Portugal’s first lithium mine gets environmental approval

Anti-mining campaigners brace for ‘more coming down line’

The Barroso lithium mine, proposed for the borough of Boticas, in the district of Vila Real, has finally won the favourable environmental impact statement it needs to move forwards. 

In spite of fierce local (and specialist) opposition, Portuguese environment agency APA has issued its conditional approval, which includes a ban on water abstraction from the nearby River Covas, construction of a new access road to the A24 motorway, and the allocation of royalties to the local municipality.

For UK-based company Savannah Resources this is the moment the company has been working relentlessly for, for many years.

It is also the first time that a lithium project in Portugal has been given environmental approval.

Savannah’s CEO Dale Ferguson has told Lusa: “As is natural in these type of approvals, the DIA (environmental impact statement) foresees compliance with a set of conditions, measures and compensations (…) these conditions guarantee that the project will be developed responsibly and that the socio-economic benefits will be shared with all stakeholders”

Mr Ferguson dubbed APA’s positive decision “an extremely important step, not only for the development of the Barroso lithium project, but also for the lithium raw materials industry in Portugal“.

The various conditions “reflect the plans and commitments that the company has already made in its submissions to APA, as well as the community engagement programme and decarbonisation objectives,” he said.

Thus, next steps involve “the main economic studies of the project, including the publication of an updated scoping study, early in the second half of 2023 and reworking the Definitive Feasibility Study“.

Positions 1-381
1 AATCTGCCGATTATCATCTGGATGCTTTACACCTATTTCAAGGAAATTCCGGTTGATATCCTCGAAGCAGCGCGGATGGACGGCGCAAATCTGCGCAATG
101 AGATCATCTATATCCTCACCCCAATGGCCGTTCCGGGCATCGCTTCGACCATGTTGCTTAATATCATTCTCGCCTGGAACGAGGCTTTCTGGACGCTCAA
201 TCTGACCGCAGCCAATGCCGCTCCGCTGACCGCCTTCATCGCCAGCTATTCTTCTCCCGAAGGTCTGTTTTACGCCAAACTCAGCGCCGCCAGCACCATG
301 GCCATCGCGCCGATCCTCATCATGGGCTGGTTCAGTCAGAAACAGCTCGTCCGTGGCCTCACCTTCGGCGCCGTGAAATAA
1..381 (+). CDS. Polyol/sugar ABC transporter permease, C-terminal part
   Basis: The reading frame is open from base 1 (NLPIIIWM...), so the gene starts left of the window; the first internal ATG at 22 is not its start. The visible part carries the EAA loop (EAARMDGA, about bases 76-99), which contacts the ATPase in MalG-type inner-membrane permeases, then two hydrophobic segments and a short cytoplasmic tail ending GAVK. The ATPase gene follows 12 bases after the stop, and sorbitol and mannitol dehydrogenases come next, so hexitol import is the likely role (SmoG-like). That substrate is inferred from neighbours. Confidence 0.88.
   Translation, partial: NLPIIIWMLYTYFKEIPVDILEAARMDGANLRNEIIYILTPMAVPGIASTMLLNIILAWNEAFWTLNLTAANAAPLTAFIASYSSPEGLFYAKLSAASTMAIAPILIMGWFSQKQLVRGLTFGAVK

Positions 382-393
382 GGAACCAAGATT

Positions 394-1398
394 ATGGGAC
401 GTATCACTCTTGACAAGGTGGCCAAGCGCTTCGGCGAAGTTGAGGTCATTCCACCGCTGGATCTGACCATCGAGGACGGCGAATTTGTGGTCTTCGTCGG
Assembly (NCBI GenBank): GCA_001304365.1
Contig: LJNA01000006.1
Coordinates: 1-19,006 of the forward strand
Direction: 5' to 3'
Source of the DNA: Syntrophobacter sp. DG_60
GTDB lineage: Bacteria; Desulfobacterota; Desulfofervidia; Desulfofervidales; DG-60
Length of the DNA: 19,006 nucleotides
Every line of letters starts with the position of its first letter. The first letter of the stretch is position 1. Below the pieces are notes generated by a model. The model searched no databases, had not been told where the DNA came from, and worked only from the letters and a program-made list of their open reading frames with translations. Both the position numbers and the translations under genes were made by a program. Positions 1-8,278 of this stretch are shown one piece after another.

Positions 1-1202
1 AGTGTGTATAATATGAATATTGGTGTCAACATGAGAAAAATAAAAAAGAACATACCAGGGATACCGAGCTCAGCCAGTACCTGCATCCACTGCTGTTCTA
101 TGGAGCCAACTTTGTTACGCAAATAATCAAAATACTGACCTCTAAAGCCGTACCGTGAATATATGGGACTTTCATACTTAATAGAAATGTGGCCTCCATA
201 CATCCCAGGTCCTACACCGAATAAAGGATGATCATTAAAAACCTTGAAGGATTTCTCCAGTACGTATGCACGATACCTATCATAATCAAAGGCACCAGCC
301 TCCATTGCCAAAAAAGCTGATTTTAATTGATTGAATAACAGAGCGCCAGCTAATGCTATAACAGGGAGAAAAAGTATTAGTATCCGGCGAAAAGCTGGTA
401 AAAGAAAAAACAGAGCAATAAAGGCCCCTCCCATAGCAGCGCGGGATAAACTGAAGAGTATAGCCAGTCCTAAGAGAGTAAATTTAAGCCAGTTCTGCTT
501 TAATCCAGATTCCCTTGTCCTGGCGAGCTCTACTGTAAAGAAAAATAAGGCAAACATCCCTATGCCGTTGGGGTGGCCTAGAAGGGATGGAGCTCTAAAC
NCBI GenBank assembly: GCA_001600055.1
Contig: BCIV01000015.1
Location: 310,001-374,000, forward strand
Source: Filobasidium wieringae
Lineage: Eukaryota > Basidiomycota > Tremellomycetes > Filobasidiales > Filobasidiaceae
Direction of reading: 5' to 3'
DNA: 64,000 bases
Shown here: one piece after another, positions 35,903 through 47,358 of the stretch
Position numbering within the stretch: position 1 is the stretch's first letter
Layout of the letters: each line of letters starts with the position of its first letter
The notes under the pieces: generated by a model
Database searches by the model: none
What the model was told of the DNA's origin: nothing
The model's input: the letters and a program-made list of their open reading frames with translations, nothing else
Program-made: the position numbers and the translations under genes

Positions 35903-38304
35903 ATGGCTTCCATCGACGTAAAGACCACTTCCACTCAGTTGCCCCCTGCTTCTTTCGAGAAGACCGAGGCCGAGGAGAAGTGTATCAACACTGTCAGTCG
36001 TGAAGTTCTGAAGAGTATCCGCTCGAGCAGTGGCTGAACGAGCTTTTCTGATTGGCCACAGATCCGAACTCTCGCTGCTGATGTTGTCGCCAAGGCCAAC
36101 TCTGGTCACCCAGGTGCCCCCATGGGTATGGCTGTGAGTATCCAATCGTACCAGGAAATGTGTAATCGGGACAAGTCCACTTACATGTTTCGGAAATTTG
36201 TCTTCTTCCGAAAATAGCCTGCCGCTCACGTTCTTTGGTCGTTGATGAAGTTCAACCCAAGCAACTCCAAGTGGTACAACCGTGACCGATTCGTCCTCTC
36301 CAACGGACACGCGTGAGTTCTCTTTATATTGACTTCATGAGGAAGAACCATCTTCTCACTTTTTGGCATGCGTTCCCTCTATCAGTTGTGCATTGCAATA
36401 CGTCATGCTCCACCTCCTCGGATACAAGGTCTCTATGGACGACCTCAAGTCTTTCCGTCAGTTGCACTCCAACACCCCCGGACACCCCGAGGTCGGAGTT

The company submitted its first bid for favourable environmental approval in June 2020, getting a thumbs-down two years later. Under Article 16 of the legal regime for Environmental Impact Assessments , the project was then reformulated and resubmitted for consideration.

Explain reports, the Barroso mine is estimated to stay in action for 17 years. The concession area foreseen is 593 hectares and has been hotly contested by local associations, environmentalists and even the local borough council.

For these anti-campaigners, today is a very dark day. More so for what it means about future lithium mine projects. As investors have been remarking over Twitter, for example, “We know they know Northvolt well and GALP… Am sure Northvolt and GALP may well be first in line for supply deals (…)  there are many new players that will be interested in such close supply chains – excited to see how this plays out… Proximity to Sines port is key, and there are lots of planned projects around”, runs the buzz.

This in spite of expert warnings that lithium “is not the answer”.

For now, social media groups are commiserating with each other, and considering what next in the way of action to try and preserve what in this case is classified as ‘world agricultural heritage’ landscape, and should, in the minds of local people, be left intact.

APA, for its part, justified its decision saying that the “use of lithium, when carried out under environmentally and socially responsible conditions, has the potential to generate an economic opportunity in the territories where the mineral deposits are located, as well as to promote the associated industrial cluster, enhancing energy transition, creating jobs and national added value.”

The environmental agency added, “given the potential occurrence of this mineral in our territory, it is important to ensure conditions for the exploitation of this resource of public domain, ensuring the necessary safeguarding of environmental requirements.”

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